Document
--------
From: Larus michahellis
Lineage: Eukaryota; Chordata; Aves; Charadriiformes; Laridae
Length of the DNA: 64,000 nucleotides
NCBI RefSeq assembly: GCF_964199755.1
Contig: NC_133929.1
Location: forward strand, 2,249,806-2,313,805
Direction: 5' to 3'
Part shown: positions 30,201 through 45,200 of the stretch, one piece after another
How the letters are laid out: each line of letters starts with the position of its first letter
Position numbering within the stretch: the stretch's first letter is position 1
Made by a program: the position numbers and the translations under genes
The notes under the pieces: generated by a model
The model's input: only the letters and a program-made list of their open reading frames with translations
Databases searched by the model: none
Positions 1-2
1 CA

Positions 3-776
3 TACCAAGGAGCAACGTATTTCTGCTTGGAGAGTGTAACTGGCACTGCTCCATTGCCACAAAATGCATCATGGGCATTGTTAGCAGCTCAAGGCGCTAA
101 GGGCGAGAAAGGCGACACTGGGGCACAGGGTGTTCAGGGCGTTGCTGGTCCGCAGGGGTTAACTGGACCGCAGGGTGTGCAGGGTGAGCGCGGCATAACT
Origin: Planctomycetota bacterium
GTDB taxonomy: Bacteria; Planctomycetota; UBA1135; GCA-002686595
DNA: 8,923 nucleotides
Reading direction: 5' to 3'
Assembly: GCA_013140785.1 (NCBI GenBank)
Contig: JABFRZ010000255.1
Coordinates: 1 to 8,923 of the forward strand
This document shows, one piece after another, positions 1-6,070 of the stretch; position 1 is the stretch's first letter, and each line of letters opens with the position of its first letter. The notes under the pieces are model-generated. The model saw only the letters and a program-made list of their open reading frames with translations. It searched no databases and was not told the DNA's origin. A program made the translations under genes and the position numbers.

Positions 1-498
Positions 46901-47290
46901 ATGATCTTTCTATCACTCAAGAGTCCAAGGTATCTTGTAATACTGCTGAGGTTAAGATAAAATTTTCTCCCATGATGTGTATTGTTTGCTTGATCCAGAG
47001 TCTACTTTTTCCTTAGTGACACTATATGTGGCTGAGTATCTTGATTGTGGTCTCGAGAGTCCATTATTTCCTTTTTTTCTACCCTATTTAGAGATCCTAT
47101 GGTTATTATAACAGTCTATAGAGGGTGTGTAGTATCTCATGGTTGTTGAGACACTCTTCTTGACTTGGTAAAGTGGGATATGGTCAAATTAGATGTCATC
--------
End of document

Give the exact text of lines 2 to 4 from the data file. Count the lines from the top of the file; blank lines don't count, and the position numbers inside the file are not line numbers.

Lineage: Eukaryota; Chordata; Aves; Charadriiformes; Laridae
Length of the DNA: 64,000 nucleotides
NCBI RefSeq assembly: GCF_964199755.1